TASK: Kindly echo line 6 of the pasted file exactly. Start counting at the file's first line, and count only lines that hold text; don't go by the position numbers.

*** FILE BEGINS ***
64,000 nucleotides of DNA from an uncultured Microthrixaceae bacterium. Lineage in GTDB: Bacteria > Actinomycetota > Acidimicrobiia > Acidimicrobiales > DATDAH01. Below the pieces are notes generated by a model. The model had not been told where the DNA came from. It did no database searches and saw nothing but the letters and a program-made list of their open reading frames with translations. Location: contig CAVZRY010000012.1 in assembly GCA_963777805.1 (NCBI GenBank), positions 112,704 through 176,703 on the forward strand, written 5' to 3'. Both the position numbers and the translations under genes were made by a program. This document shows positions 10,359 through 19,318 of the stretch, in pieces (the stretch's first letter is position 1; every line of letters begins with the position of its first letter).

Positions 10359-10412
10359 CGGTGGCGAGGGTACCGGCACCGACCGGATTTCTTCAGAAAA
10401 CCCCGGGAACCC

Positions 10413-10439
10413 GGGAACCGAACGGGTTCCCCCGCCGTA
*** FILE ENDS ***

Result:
10413 GGGAACCGAACGGGTTCCCCCGCCGTA